- Ehat can happen with many of the chemical changes that occur with an interaction of radiation in the absence of oxygen?
- In the absence of oxygen many of the chemical changes that occur with an interaction of radiation are reversible
In the presence of oxygen the process of repair seems to be blocked, thus increasing damage.
- How does Oxygen affect the cell survival curve?
- 1. The shoulder of the curve is made smaller.
2. The slope of the exponential portion is steeper.
Resulting in a decreased D0.
- In what amount of Oxygen is the response greatest?
- The response is greatest between 0 – 20mm Hg
- What is OER?
- Oxygen Enhancement Ratio
It is defined as the dose of radiation that produces a biologic response in the absence of Oxygen divided by the dose of radiation that produces the same biologic response in the presence of oxygen
- What is the OER for mammalian cells?
- The OER for mammalian cells is between 2 and 3
- For which types of radiations is the oxygen effect most pronounced?
- The oxygen effect is most pronounced for x-rays and gamma rays, much less for High LET radiations
- Which is the most widely used category of Radio-Sensitizing chemicals?
- The most widely tested are a category called nitroimidazoles.
The most well known of this group is RO-07-0582.
Also called Misonidazole
- What is another category of Radio-Sensitizing chemicals?
- Another group are the Halogenated Pyrimidines. These chemicals substitute for the base thymidine in DNA
- Give two chemicals in the Pyrimidine group.
- 5-bromodeoxyuridine (5-budr).
5- iododeoxyuridine (5-iudr).
- How do Pyrimidines work?
- These substances are selectively incorporated into the DNA in place of thymidine, changing the molecule and rendering it more susceptible to radiation damage
- How many cell cycles must they be present for before radiation effects will be enhanced?
- They must be present for several cell cycles in order to be incorporated into the DNA, before radiation effects will be enhanced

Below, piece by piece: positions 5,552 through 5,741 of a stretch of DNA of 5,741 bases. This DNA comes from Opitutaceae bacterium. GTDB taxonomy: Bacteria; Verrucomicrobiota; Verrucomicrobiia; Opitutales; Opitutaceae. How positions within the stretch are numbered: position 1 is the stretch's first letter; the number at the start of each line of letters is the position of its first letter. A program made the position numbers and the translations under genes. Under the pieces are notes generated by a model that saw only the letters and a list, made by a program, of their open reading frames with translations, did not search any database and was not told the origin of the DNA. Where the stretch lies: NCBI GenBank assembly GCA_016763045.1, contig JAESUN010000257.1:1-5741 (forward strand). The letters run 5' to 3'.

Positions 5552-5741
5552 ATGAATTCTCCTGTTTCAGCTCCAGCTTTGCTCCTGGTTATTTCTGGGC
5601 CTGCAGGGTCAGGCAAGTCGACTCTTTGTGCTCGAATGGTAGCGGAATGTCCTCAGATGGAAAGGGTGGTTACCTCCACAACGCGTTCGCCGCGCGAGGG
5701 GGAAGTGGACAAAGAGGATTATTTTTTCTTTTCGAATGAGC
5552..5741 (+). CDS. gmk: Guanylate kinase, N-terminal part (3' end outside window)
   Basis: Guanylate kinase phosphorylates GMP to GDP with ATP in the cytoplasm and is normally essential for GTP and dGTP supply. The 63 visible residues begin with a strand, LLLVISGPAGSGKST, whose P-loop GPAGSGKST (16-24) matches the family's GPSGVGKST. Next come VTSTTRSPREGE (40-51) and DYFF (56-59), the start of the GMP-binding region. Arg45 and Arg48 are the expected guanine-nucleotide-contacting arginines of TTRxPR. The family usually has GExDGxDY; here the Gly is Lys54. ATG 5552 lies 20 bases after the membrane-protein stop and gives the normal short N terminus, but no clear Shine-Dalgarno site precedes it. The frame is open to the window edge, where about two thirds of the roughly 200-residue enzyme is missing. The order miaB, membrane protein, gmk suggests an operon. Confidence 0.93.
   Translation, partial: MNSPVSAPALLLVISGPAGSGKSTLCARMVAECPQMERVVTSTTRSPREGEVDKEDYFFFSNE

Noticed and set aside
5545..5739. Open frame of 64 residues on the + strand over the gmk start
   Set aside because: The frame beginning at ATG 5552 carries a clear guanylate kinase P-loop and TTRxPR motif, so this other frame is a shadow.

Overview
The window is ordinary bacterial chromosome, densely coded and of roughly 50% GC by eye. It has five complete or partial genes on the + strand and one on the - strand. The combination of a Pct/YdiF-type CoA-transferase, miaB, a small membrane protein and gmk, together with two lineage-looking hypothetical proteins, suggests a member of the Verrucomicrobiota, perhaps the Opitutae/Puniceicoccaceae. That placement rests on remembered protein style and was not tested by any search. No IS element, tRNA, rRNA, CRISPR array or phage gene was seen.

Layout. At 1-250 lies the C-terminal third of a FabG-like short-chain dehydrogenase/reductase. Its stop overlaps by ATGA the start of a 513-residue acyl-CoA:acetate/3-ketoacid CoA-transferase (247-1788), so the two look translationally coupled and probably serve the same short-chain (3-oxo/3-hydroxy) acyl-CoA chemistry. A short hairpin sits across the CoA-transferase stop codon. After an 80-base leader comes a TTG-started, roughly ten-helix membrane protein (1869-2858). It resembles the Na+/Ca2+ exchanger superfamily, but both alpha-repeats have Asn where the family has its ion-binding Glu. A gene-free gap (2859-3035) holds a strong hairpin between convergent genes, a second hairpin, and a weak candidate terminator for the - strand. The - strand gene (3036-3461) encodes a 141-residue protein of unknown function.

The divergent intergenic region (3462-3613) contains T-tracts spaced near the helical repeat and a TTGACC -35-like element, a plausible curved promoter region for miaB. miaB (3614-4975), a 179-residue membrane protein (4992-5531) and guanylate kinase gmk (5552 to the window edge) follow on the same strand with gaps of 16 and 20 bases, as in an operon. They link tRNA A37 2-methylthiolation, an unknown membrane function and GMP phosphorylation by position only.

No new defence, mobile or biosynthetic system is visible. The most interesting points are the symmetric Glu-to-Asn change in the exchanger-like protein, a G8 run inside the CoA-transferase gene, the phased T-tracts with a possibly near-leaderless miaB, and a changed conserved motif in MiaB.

- To be effective when must Radiation Protectors be administered?
- These compounds HAVE to be present AT THE TIME of the radiation exposure in order to exert their protective effect
- Give one group of Radiation Protector chemicals.
WR-2721 formed from this sulfhydryl group, contains a chemical called cysteine
- What is the Dose Reduction Factor (protection factor)?
- The difference in dose required to achieve the same cell survival between cells with radio protectors and those without.
Meaning a larger dose of radiation was necessary to cause the same effect
- Roughly how much extra dose is required to produce the same effect?
- Almost twice the dose is necessary to produce a given effect
- How do radioprotectors work?
- These agents protect by either competing for the radiation produced free radicals
Or by giving up a hydrogen atom to the ionized molecule, which seems to neutralize the effects of the radiation
- Which types of radiation are radioprotectors most effective against?
- Are again most efficient with xrays and gamma rays and have only a negligible effect with high LET radiations
- Which Biological factors affect radiosensitivity?
- 1. The position of the cell in the cell cycle at the time of irradiation has a great influence on cellular response
2. Intracellular Repair
- Rank the cell phases from most to least sensitive to radiation.
- M - most radiosensitive
G2 - more radiosensitive
G1 - less radiosensitive
S - least radiosensitive
- What is Intracellular Repair?
- This is the capability of cells to repair sublethal damage
That is damage repair between two doses of radiation. Cell survival increases between two doses as compared with a single equal dose
- what ampunt of total dose is necessary when giving a fractionated dose?
- A higher total dose is necessary to produce the same biologic response when the dose is fractionated than when it is given acutely
- What can be said of cells surviving the first dose fraction?
- Cells surviving the first dose fraction respond as un-irradiated cells to the second fraction
- How long does the repair process take to be complete in the cell?
- The repair process appears to be complete in the cell within 24hrs post irradiation